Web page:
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  5. "לקברניט יש חליפה שחורה."

"לקברניט יש חליפה שחורה."

Translation:The captain has a black suit.

June 23, 2016



In Israel, we usually use the word "קפטן" (instead of "קברניט")


Also, the picture of the captain in the beginning of this skill was captioned "קפטן".


It depends. קברניט is a more general word that can mean any kind of leader, decision-maker or high-ranking official. In that sense it's used very often, especially in the media.


Actually I think that when El Al captains introduce themselves to the passengers at the beginning of a flight, they refer to themselves as קברניט. And, well, flights are where most people these days encounter the word "captain", except perhaps in sport teams (where indeed קפטן is used in Hebrew).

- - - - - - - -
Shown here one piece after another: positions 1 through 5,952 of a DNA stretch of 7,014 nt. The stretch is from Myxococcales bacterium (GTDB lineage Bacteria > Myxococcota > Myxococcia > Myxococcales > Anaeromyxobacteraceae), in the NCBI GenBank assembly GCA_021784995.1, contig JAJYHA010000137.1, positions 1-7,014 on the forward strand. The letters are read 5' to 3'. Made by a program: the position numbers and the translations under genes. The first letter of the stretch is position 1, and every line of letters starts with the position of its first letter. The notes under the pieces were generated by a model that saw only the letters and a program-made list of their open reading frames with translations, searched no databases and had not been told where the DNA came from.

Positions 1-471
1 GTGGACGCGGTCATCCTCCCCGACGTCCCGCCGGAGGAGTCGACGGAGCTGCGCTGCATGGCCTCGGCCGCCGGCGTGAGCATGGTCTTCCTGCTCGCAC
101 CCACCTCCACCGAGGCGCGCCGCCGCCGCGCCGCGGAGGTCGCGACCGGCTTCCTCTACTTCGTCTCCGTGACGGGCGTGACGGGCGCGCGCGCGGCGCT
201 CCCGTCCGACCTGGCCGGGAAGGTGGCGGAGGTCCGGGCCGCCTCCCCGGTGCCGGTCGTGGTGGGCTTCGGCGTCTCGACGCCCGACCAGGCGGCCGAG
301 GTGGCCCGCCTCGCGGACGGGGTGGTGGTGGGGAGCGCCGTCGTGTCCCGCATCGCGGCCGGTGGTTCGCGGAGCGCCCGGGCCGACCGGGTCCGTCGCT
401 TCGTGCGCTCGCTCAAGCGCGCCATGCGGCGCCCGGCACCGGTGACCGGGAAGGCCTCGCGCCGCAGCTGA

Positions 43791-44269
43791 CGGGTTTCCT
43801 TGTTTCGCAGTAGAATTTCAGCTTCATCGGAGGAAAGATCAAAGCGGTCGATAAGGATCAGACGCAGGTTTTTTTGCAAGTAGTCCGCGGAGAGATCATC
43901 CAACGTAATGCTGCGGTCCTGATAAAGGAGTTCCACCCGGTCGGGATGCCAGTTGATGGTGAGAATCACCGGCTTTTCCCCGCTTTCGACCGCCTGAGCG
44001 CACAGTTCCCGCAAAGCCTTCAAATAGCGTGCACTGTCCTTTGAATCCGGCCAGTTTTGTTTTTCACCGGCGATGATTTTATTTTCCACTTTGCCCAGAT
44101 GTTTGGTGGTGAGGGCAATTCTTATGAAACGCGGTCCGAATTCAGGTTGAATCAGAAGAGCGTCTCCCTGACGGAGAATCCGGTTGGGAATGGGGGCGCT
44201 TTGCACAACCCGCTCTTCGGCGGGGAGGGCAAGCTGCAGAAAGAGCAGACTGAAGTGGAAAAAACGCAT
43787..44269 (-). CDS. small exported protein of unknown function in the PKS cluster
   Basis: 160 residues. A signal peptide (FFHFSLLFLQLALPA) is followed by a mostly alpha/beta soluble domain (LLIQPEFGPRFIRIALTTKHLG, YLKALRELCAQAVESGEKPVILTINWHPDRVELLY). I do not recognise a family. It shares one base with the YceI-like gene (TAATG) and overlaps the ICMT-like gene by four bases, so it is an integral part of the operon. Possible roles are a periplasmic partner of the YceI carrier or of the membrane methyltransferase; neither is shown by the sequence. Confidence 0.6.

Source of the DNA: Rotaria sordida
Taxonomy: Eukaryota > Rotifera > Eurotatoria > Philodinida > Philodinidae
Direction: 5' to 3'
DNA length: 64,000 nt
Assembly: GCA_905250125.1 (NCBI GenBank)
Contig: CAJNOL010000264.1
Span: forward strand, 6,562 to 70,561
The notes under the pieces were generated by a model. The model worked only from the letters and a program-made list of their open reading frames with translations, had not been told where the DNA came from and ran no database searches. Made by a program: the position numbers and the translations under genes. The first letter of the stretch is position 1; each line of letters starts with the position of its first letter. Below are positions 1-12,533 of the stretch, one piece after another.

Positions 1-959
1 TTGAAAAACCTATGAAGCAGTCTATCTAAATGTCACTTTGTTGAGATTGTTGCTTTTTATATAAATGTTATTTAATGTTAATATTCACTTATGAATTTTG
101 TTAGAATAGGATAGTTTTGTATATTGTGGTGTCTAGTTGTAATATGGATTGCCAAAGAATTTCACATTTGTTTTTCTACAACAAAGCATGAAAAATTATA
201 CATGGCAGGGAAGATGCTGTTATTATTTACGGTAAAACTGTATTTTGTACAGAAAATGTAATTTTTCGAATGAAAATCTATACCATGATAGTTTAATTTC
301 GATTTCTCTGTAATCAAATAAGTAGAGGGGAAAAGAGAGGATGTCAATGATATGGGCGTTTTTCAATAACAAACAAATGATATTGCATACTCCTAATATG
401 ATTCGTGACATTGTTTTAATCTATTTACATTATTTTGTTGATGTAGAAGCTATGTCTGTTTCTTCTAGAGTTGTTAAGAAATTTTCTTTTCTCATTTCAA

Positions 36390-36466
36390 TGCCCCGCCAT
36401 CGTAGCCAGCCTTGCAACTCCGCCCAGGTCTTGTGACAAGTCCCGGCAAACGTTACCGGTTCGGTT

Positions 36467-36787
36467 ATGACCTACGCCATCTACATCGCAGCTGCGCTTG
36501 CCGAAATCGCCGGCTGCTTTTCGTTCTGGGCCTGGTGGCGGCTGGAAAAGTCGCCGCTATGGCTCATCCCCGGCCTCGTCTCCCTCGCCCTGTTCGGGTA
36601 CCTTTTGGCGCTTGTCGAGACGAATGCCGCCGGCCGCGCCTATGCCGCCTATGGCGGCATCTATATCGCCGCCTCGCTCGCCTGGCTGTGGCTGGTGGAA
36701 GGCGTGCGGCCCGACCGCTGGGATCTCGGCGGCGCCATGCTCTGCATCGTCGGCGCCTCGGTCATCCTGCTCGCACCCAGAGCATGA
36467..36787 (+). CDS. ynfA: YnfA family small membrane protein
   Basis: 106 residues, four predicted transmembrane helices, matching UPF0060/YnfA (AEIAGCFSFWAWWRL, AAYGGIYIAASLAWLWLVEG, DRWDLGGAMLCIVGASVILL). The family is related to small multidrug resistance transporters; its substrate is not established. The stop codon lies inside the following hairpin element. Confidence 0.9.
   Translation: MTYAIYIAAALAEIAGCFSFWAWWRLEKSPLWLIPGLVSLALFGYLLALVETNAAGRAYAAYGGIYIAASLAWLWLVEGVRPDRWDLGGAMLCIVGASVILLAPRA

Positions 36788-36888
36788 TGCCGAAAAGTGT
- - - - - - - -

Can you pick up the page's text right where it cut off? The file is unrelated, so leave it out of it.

I like the word קברניט. :-)


Although קפטן is more common, is it completely synonymous with קברניט?


in this case it is the same, but it can be used to describe a team captain and things like that...


I expected it to be pronounced קַבַּרְנִיט [kabarnit]. Well admittedly, I read קַבְּרָנִית [kabranit] first, which is a female gravedigger (because of the black suit)... By the way, the Hebrew captain is a greek loan word: κυβερνήτης "steersman" !


Literally- to the captain is a black suit- basically, the Captain has a black suit.


Why the is there ל before קהרניט if it translates to "the captain" instead of "to the captain"? I thought -ל meant "to"


In English you don't have to say "To the captain" because you already have the word "has" in the sentence and so it replaces the word "to". In Hebrew you just use these words differently... (I'll try to explain it better if you didn't understand)


would יש לקברניט חליפה be ok? (I am unclear on when it's ok to put יש first or is it all the same?)

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